Pope Francis has encouraged young people to find the peace and joy that God gives us in the midst of life’s difficulties.
Responding to the questions of young people this morning in the Vatican’s Paul VI Hall, the Holy Father called on them to welcome and search the true peace and joy God gives, and warned them from false feelings of peace or happiness, that come from ‘the enemy.’
Pope Francis held a dialogue with young people from around the world this morning in the Vatican’s Paul VI Hall. The young people are in Rome for the international conference of the Eucharistic Youth Movement (EYM), Aug. 4-10, on the occasion of its 100-year anniversary. More than 1,500 young people from about 38 national delegations, along with 600 Italian EYM families, were present, bringing the total number of attendees to about 2,000.
The EYM is an international movement of Christian formation for children and young people from the ages of 5 to 25 who seek to live following the example of Jesus. Started in France in 1915 as a “Eucharistic Crusade,” EYM now is present throughout the world and recognizes five different models to live out its education and spirituality. It is the second largest youth movement of the Catholic Church, with the first being the Catholic Scouts. The movement has more than 1.1 million young people around the world on five continents. It is the youth branch of the Apostleship of Prayer–the worldwide network of prayer that publishes the Pontiff’s monthly prayer intentions–entrusted by the Church to the Society of Jesus.
During the audience, Pope Francis responded to six questions posed by young people of different ages, asked in their native languages. Translations of the questions were made available to the young people, so they could follow along. Francis, who already saw the questions, responded in Italian.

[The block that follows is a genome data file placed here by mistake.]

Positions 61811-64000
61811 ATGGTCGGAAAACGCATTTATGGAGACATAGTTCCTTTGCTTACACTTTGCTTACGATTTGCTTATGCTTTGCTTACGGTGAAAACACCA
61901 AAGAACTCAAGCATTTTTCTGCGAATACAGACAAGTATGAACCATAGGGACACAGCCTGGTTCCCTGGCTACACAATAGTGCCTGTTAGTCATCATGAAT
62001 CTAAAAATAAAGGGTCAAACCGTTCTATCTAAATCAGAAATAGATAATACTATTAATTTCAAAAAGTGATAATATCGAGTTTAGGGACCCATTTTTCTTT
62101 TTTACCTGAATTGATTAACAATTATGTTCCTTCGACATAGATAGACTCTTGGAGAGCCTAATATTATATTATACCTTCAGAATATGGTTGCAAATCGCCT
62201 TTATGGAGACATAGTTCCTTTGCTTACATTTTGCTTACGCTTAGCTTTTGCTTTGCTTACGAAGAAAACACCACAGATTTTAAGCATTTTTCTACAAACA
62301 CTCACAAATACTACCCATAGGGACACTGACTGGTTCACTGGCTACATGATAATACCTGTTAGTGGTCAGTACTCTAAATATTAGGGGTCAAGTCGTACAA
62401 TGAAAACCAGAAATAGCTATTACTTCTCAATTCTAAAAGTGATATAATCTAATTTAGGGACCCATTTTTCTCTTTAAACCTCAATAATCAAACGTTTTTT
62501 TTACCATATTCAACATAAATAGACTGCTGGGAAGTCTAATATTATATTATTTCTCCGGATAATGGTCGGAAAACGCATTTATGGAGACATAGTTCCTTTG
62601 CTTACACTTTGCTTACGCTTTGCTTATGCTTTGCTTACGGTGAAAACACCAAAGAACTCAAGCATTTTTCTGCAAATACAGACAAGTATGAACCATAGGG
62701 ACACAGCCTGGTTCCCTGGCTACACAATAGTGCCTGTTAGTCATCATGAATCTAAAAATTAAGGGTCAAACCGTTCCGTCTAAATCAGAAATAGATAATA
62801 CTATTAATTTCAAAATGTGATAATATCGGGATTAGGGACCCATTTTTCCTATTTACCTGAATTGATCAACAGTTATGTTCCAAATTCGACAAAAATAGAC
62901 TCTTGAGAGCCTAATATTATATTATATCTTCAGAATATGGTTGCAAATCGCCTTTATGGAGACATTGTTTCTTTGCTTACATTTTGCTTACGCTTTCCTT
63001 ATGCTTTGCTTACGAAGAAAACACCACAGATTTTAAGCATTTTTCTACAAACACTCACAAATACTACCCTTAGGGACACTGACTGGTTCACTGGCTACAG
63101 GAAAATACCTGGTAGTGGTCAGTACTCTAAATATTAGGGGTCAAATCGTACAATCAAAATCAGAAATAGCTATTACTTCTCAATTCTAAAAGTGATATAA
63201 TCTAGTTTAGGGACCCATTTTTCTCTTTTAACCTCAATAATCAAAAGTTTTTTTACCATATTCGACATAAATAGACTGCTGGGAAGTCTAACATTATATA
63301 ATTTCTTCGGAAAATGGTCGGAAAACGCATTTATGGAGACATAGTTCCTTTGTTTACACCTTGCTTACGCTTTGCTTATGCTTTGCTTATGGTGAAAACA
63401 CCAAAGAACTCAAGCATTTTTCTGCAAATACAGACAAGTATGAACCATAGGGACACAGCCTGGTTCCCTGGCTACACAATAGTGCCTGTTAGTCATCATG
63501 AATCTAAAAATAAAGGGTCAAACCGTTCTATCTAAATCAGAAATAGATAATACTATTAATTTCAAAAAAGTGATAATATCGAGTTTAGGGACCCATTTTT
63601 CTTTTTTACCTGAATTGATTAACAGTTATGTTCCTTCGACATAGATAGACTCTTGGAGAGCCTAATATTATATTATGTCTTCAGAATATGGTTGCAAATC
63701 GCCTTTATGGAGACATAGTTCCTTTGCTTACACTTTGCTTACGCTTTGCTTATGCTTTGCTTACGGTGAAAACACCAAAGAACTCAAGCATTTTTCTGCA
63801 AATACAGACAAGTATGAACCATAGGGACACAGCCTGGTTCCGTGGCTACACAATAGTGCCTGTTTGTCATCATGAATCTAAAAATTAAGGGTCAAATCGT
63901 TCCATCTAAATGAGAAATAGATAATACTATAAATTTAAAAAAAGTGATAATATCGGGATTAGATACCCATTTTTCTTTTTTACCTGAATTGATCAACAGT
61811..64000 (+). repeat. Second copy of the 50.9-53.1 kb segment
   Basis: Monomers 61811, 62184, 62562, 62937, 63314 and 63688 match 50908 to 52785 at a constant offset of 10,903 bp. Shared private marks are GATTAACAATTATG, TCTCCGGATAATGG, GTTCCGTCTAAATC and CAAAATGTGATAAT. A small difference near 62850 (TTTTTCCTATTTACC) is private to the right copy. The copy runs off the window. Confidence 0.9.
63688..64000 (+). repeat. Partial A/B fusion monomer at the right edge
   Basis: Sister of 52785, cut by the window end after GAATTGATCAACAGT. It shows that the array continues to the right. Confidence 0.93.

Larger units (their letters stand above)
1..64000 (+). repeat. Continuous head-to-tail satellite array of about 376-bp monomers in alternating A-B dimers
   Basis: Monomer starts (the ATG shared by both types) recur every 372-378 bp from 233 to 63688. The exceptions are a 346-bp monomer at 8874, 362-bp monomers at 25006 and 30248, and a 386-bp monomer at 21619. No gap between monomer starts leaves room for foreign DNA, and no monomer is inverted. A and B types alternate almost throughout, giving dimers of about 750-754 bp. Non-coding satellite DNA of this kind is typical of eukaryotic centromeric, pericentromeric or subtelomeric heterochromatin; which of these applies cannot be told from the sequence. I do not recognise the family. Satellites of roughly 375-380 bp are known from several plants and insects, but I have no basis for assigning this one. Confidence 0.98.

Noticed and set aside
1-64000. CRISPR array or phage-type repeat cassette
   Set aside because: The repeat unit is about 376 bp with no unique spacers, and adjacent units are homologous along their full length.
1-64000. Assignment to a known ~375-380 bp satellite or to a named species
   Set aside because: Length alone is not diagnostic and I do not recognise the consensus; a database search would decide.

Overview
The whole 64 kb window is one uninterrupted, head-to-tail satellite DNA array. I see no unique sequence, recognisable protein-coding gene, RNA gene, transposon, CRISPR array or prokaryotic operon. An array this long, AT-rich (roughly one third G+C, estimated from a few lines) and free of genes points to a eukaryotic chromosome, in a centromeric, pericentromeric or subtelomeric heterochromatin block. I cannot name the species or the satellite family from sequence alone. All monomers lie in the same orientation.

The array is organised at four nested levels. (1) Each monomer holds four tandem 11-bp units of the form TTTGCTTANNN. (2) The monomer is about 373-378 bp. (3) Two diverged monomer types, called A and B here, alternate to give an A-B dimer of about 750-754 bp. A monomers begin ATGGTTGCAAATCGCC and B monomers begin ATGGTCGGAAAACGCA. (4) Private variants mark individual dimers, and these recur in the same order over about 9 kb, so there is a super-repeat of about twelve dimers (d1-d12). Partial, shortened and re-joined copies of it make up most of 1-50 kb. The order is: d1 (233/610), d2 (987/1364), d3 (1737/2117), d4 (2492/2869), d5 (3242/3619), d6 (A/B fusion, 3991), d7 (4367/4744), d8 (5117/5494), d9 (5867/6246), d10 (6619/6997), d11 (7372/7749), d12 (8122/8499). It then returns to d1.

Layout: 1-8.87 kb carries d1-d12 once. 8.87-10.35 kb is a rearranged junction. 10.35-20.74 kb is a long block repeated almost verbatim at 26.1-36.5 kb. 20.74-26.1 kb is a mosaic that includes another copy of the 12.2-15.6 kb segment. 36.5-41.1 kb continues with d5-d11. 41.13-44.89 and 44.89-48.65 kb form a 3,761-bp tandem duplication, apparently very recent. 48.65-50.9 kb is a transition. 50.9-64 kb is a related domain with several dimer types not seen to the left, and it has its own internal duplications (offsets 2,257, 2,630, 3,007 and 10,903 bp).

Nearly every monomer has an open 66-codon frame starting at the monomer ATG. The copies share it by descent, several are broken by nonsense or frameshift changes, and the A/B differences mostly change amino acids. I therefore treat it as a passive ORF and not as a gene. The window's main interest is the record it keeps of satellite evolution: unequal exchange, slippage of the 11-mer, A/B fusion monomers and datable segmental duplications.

The Pope observed how questions asked focused on tensions and conflicts. The Argentine Pontiff noted that tensions and conflicts signify we are alive, otherwise, we would be living in ‘a cemetery.’
“But what would it be if we think of a society, a family, a group of friends, without tensions and without conflicts? … It would be a cemetery, because only in the dead things are there not tensions and conflicts.” Where there is life, there is tension and conflict, he said, but by realizing this and seeking peace with God, we can surpass them.
“Conflicts,” Francis noted, “do us good because they help us to understand differences and realize the importance of finding solutions. Tensions, he underscored, can help young people grow and develop courage, which is needed to face challenges.
“A young person without courage,” he said, “is a wishy-washy young person, an ‘old’ young person! Sometimes I find myself wanting to say to the young people, don’t go into retirement because there are young people that go into retirement at 20 years old.”
He encouraged the young people to have dialogue whenever there are tensions, especially within the family, and to recognize the value of the elderly.
“Always visiting with the grandparents is a surprise. They always surprise us. They know how to listen and have a patience,” Francis said, adding that “when they live in the house they even help to resolve the normal tensions in the family.”
“Don’t forget the grandparents, understand?” Francis urged, stressing they are the memory and wisdom of the people.
Before concluding, the Pope stressed that though there is much ugliness in the world and war, there is much beauty. “There are so many hidden saints among the People of God,” he said, noting, “God is present. God is present, and there are so very many reasons to hope and to go forward. Be courageous, and go forward!”